High blood sugar is a serious health issue that can lead to a variety of health complications. Fortunately, there are steps you can take to reduce your blood sugar levels. One of the most important things you can do is to make sure you are eating the right foods. Eating the right foods can help you maintain healthy blood sugar levels and reduce your risk of developing serious health problems. In this article, we will discuss the #1 thing to do to reduce high blood sugar: Eat This Not That. We will provide tips on how to make healthier food choices and provide some examples of foods that are good for reducing high blood sugar.
The #1 Thing to Do to Reduce High Blood Sugar — Eat This Not That
If you have high blood sugar, it’s important to make changes to your diet to help reduce it. Eating the right foods can help you manage your blood sugar levels and reduce your risk of developing diabetes. Here are some tips on what to eat and what to avoid to help reduce your high blood sugar.
- Whole grains: Whole grains are a great source of fiber, which helps slow down the absorption of sugar in the bloodstream. Choose whole grain breads, cereals, and pastas.
- Fruits and vegetables: Fruits and vegetables are packed with vitamins, minerals, and fiber. Choose fresh or frozen fruits and vegetables for the most nutritional value.
- Lean proteins: Lean proteins such as fish, chicken, and beans are a great source of protein and can help keep you feeling full longer. Choose lean cuts of meat and low-fat dairy products.
- Healthy fats: Healthy fats such as olive oil, nuts, and avocados can help keep your blood sugar levels stable. Choose unsaturated fats over saturated fats.
- Refined grains: Refined grains such as white bread, white rice, and white pasta are stripped of their fiber and can cause your blood sugar to spike. Avoid these foods or choose whole grain alternatives.
- Sugary drinks: Sugary drinks such as soda, juice, and energy drinks can cause your blood sugar to spike. Choose water or unsweetened tea instead.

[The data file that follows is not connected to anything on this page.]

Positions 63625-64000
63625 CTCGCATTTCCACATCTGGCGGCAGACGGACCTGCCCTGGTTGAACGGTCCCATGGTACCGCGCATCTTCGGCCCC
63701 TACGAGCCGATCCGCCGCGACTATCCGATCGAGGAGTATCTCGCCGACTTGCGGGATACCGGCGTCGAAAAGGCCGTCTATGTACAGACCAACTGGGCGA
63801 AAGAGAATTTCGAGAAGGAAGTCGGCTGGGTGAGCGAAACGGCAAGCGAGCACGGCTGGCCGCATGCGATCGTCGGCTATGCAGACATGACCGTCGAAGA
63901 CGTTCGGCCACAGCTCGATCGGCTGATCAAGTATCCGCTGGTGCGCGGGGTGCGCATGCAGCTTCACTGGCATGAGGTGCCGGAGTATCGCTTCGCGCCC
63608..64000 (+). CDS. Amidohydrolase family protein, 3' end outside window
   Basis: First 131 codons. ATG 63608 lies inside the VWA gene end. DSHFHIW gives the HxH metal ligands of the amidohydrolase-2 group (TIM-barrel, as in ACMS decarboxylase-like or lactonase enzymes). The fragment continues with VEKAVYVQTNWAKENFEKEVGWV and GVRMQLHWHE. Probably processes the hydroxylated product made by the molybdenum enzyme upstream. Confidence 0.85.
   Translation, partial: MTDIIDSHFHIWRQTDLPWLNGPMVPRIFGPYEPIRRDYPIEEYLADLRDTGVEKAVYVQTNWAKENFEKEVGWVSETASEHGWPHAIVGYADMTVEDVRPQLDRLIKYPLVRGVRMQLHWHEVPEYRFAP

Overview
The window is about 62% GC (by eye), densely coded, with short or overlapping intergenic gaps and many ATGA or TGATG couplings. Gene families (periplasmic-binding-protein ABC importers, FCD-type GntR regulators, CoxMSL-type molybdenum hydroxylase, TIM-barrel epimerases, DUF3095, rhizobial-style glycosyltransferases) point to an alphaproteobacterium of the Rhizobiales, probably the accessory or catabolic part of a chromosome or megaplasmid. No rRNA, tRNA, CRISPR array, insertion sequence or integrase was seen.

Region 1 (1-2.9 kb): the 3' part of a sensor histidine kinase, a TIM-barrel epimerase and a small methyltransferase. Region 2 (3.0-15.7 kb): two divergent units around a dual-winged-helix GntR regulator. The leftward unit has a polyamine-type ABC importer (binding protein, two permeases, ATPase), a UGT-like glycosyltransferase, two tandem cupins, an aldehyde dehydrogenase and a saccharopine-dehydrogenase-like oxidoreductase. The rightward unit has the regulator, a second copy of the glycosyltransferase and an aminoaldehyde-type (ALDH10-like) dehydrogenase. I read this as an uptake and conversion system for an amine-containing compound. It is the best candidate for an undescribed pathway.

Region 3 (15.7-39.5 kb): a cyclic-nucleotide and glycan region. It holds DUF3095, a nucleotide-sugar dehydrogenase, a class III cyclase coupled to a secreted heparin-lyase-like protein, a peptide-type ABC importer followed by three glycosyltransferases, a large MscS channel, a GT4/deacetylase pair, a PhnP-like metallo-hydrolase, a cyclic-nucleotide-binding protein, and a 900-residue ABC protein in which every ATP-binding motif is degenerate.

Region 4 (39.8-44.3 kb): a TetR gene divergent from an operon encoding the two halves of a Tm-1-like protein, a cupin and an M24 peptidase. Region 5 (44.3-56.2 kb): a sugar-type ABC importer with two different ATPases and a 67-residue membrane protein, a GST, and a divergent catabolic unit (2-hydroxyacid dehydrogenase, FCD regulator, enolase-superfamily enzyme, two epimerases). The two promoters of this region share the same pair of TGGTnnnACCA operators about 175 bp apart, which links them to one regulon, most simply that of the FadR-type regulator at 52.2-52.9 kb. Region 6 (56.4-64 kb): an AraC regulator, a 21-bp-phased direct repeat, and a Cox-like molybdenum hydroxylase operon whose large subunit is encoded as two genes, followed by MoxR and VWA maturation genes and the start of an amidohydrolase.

- Processed meats: Processed meats such as bacon, sausage, and hot dogs are high in saturated fat and sodium, which can raise your blood sugar. Choose lean proteins instead.
- Trans fats: Trans fats are found in processed foods such as cookies, crackers, and chips. These fats can raise your blood sugar and increase your risk of heart disease. Avoid these foods or choose healthier alternatives.
Making changes to your diet can help reduce your high blood sugar. Eating the right foods can help you manage your blood sugar levels and reduce your risk of developing diabetes. Choose whole grains, fruits and vegetables, lean proteins, and healthy fats to help reduce your high blood sugar.
High blood sugar—known as hyperglycemia—is associated with type 2 diabetes and can be very dangerous if left untreated. “As medical science has advanced, there has become a big push to get tighter and tighter control of blood sugar levels,” says John P. Cunha, DO, FACOEP. “The highs and lows needed to be smoothed out to get as close to normal physiology as possible. This has become the mantra for diabetic care. Just like an elite athlete who is always training, the person with diabetes always needs to be working to maintain normal blood sugar levels.” Here is how to reduce high blood sugar—fast. Read on—and to ensure your health and the health of others, don’t miss these Sure Signs You’ve Already Had COVID.